Alpha

A lot of preparation went into Alpha, but no matter how much I prepare I always think we could have done better. On my end, my video animatic was okay, but I could have been more detailed with it. I’m disappointed because the footage my friend filmed of us had poor sound quality for our lead designer because the microphone was rubbing against the fabric of her shirt. I’ve asked my sound designer to rent a camera and sound equipment from Champlain so we’ll be able to do another recording as soon as possible. Luckily the final video isn’t due until about a month from now, but I don’t want to delay on it because I know I’ll have to put in the gameplay footage last minute. If I can get the interviews polished early it’ll give me a lot of time to weave the interviews and gameplay footage to make Kanji Samurai an exciting Senior Team reel. For the Alpha stage I had to layout the format of the video. I’m going to start with gameplay footage to provide context, then get into some interviews about the inspirations behind the game and it’s art. I also plan to overlay some relevant images of the artwork, and footage of the gameplay and maybe our team working. I have some footage I included in the animatic of me asking my team “When’s the last time you looked at the project plan” and them all pausing and then some laughing in response. It’s pretty humourous and the class laughed but I haven’t decided if I really want to include it or not.

Our game didn’t have to be feature complete for Alpha stage, but it did have to be able to be played from start to finish. We have planned 10 levels for our game and currently have implemented 4 of them. We have all the Kanji planned out for the levels, but failed to implement them in time for Alpha. My team has reassured me that the remaining levels will be implemented by Wednesday. In our Alpha review, Professor Manly said we need to instill more “juiciness” into our game. He said it felt too static. I knew what he meant. It wasn’t rewarding the player enough for their successes. We had a lot of nice art, but we need more particle effects and small animations to really sell the experience. I’m currently talking to my team about implementing the slash motion for selecting buttons like in Fruit Ninja as Prof. Manly suggested, rather than simply tapping the buttons.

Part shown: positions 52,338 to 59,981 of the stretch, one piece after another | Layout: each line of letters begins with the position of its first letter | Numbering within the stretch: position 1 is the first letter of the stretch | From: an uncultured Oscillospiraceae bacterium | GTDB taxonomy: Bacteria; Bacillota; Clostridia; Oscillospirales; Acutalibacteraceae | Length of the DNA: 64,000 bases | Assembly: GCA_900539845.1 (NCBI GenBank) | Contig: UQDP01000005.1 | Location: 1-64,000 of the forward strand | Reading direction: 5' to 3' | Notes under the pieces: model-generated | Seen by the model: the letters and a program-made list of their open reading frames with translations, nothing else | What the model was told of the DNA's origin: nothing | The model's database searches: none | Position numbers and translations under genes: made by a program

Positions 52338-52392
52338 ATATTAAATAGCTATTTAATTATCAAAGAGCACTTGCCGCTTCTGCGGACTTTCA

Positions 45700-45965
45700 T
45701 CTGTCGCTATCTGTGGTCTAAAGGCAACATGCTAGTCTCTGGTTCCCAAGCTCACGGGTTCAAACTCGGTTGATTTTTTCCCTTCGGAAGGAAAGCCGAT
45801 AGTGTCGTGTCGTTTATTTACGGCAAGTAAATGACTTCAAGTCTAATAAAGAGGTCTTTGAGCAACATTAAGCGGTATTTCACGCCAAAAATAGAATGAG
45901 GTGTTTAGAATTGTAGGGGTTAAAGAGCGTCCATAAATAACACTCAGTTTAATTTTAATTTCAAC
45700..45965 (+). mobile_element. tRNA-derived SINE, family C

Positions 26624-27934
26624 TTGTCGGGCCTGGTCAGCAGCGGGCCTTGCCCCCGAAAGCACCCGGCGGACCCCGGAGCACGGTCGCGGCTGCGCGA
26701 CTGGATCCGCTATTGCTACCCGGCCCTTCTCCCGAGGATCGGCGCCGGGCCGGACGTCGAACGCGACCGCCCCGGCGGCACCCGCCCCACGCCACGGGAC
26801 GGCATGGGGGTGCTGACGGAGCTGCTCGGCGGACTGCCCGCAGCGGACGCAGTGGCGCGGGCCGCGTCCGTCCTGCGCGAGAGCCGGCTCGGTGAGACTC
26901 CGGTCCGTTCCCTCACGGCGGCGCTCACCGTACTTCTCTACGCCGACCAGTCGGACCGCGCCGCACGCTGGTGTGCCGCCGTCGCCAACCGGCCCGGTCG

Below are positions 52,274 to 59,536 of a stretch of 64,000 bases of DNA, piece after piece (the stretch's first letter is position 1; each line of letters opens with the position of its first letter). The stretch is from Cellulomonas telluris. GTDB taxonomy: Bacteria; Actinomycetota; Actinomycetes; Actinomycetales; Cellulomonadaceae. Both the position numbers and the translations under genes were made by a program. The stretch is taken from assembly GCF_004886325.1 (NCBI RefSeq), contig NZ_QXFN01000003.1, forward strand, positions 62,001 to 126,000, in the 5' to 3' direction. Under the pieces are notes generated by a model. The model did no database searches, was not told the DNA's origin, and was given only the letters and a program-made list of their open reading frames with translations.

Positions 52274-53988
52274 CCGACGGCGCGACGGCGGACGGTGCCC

This weekend we are meeting in the labs to discuss how to make our game more juicy. Then the rest of the meeting will be a work session. I hope that by all working in the same location we will be greater motivated to get things done. Last weekend we had a low key meeting at my apartment to make team t-shirts for the Senior Show and reaffirm our goals for Alpha. I think my mistake was not scheduling a meeting between that Saturday and Wednesday’s Alpha milestone. I’m looking forward to working in the game industry full time so I can focus all my energy on game development. It can be challenging to manage our game development capstone alongside our other classes and responsibilities. Working in the same room more frequently will make us more efficient I think. We’ll have instant access to each other for discussion and can collaborate work more effectively. Beta is in two weeks and I intend to lead my team to meeting all our milestones!

Mobile Games Roundtable at GDC